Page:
- The 10 Most Expensive Neighborhoods for Renters
- Missed Loan Payment? Your Car Might Not Start
- Do You Text While Walking? This Lane Was Made for You
- How Come You Still Can’t Get a Home Loan?
- You May Want to Retire in One of These States
- Is It OK to Use Your Smartphone While Dining in a Restaurant?
- Walmart Offers an Alternative to a Bank Checking Account
- Ask Stacy: The Millennials Are Ruining This Country. What Can We Do?
Employees of shipping giants UPS and FedEx were hard at work Thursday making deliveries that missed Santa’s sleigh. And customers were quite frustrated.
In some cases, Christmas packages reportedly weren’t expected to arrive until Friday or perhaps later.
The delays were blamed on poor weather earlier this week in parts of the country as well as overloaded systems. The holiday shopping period this year was shorter than usual, more buying was done online and Americans’ tendency to wait until the last possible second to shop probably didn’t help either.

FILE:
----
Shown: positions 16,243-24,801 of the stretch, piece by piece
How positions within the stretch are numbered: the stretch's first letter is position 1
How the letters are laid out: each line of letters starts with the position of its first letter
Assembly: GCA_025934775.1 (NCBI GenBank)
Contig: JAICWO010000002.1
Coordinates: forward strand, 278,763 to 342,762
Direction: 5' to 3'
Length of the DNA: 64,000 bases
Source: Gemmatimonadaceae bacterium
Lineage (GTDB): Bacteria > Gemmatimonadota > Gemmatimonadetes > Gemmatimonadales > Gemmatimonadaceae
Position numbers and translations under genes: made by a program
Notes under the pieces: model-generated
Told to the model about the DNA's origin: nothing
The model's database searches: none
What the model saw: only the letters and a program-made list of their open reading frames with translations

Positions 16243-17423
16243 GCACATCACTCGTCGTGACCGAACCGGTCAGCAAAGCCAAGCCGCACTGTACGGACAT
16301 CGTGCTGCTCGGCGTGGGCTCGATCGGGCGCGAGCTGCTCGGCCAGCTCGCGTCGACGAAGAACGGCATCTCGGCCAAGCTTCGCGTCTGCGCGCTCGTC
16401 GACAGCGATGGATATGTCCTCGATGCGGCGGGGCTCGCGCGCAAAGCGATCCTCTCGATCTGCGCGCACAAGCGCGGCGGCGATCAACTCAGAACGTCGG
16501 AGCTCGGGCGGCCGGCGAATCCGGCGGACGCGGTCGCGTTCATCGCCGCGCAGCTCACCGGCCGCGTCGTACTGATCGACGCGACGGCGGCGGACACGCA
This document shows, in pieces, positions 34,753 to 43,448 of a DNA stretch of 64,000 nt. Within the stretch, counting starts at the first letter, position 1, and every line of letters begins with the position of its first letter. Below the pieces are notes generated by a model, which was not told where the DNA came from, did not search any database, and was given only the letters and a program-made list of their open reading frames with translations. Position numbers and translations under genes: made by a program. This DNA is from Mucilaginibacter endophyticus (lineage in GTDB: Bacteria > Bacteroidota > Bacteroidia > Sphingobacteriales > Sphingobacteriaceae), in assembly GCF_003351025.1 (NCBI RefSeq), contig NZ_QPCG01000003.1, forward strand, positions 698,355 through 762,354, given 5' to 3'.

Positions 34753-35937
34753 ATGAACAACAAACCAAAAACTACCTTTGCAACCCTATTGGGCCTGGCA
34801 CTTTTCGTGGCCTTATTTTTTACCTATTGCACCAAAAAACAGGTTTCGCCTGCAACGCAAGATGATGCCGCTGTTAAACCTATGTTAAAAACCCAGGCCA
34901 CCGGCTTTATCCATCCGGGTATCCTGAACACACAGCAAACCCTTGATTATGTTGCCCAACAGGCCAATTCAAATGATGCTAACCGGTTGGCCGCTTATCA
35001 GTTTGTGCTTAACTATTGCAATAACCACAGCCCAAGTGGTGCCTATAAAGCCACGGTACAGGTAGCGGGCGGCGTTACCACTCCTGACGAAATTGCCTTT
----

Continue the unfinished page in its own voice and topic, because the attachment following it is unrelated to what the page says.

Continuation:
Try explaining that to children who have anxiously awaited Santa’s arrival all year.
UPS and FedEx both apologized and said they’re working to get packages where they’re supposed to go. Amazon has offered a $20 credit and refund on shipping to some customers who were affected by the UPS delays, AP says.
Customers headed to social media outlets to express their anger. “Package was delayed in transit & not received as guaranteed. Disappointed 9 year old,” one wrote on Twitter. Another tweet said, “Really @UPS would have been better had you delivered our package yesterday like it was scheduled.” The hashtags #UPSFail and #NoSantaGiftForMySon appeared.
The companies didn’t disclose how many packages were affected, although both said the numbers were not large. AP said many parts of the country appeared to be affected.
Retailers were quick to blame the shippers, but some of them encouraged last-minute purchases. Says USA Today, “About a third of retail companies offered free or upgraded expedited shipping promotions that gave their customers until Saturday, Dec. 21, to order for Christmas delivery, and 17 percent pushed it to Monday, a National Retail Federation survey found.”